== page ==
July 25, 2008

Doug Rendleman Law Review Article: "A Plea to Reject the United States Supreme Court's Due Process Review of Punitive Damages"

Doug Rendelman, a law professor at Washington & Lee School of Law, has posted this article on SSRN. Here's the abstract:

Because the audience and readers of this piece are not United States lawyers, I supply background and I paint with a broad brush. In short, the United States Supreme Court's use of the Due Process Clause for judicial tort reform of punitive damages was a serious mistake. On the nebulous due-process foundation, the Court built imprecise yet wrongheaded doctrine based on misguided policy justifications. Other common-law countries ought to learn from our blunders, above all not to repeat them.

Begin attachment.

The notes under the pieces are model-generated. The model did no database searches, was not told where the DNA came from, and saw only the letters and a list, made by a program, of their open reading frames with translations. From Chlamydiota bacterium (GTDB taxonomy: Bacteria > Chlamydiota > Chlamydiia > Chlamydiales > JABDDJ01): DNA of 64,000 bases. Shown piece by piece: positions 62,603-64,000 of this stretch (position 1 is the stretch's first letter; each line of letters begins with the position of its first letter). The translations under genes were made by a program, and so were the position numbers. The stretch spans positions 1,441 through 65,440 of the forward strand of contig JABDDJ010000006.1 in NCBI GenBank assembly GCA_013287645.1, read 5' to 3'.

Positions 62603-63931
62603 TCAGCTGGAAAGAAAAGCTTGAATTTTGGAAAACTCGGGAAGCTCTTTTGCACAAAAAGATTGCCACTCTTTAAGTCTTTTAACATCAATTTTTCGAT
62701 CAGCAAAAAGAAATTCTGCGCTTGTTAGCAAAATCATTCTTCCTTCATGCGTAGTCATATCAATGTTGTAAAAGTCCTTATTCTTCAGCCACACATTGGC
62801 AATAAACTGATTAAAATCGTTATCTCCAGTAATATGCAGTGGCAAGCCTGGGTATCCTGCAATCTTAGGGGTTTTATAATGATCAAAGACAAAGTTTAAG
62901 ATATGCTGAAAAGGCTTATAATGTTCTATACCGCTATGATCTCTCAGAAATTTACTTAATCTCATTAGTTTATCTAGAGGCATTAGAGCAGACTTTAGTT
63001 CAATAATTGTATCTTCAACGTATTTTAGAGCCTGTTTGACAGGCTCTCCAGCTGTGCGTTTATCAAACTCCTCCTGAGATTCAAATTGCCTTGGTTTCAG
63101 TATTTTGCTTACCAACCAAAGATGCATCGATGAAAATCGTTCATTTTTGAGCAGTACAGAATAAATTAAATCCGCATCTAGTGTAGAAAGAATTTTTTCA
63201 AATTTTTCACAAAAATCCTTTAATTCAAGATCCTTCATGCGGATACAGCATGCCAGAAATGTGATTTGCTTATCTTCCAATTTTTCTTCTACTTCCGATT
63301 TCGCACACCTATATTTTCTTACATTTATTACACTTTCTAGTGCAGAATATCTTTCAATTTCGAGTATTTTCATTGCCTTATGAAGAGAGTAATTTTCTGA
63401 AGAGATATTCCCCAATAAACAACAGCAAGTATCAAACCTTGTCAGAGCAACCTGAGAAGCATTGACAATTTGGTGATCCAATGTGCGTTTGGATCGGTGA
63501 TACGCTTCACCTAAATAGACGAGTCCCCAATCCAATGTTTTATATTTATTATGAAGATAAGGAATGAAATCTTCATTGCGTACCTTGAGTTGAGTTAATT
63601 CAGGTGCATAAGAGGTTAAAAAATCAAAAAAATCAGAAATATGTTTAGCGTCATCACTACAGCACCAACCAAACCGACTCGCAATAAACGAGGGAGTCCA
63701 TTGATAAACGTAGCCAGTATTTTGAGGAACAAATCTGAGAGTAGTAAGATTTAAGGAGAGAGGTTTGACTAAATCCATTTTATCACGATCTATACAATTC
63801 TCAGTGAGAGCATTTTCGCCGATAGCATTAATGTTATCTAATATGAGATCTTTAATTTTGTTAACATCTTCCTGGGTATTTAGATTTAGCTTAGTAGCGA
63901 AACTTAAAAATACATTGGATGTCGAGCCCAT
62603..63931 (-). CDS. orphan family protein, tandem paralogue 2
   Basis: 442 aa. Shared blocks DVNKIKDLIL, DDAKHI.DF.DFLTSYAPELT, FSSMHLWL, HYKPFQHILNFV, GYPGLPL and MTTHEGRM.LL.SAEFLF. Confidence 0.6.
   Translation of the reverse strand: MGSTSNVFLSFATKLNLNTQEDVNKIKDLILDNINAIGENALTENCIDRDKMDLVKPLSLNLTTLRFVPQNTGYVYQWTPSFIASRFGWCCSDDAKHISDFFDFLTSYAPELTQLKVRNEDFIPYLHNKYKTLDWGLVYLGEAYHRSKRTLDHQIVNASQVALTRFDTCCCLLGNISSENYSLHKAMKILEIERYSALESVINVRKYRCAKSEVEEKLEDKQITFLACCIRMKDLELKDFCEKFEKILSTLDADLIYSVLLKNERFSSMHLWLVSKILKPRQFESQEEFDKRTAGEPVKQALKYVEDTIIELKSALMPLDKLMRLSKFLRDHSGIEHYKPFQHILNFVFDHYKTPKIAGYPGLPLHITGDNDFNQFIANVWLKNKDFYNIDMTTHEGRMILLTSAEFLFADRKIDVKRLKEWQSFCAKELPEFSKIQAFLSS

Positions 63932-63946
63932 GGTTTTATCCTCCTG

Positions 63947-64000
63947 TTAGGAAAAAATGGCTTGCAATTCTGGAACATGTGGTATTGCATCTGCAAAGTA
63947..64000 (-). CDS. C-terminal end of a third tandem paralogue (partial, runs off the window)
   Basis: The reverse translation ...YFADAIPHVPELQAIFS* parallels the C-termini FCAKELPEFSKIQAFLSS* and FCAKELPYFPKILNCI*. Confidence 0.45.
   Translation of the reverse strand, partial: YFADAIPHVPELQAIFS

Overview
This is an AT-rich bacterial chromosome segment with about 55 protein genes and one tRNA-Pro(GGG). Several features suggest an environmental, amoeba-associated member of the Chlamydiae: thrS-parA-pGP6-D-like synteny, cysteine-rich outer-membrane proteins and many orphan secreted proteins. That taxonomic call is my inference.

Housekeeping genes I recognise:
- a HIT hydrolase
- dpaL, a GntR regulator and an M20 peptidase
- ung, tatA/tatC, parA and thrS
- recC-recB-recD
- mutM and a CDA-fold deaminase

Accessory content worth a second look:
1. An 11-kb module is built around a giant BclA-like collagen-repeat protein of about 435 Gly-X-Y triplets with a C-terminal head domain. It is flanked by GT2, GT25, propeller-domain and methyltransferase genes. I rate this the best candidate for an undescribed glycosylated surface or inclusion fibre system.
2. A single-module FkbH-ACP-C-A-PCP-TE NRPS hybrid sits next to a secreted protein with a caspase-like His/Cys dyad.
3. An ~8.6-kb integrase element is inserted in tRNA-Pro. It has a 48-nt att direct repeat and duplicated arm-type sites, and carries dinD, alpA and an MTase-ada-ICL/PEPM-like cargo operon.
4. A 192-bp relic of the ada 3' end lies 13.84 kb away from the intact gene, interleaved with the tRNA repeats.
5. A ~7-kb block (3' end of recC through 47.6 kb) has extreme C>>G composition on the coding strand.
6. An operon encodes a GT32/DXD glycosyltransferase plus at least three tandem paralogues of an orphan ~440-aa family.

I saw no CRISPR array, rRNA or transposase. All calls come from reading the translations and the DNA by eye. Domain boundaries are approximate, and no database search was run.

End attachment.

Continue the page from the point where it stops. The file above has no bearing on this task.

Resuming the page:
I wrote this for the Second International Symposium on the Law of Remedies sponsored by the University of Windsor and the University of Auckland. The Symposium was in Auckland, New Zealand, in November 2007. It will be published in 2008 in a book titled The Law of Remedies: New Directions in the Common Law edited by Jeff Berryman and Rick Bigwood. The footnotes are in Canadian, not Bluebook, form.
The adoption of U.S.-style judicial review of punitive damages is not likely to be a big issue in many countries; most other legal systems don't seem to generate the sort of mega-awards we see here in the U.S. As far as the U.S. system goes, Rendleman's criticisms echo the views Justices Scalia and Thomas have expressed ever since the Supreme Court required due process review of punitive damages in BMW v. Gore in 1996. Nevertheless, there is no indication that Justices Scalia and Thomas will be able to win over a majority of the justices on that issue anytime soon. Things may change, however, if McCain wins the presidential election and appoints a justice or two in the Scalia/Thomas mold. This is one area in which a more conservative court would actually be bad news for business interests.

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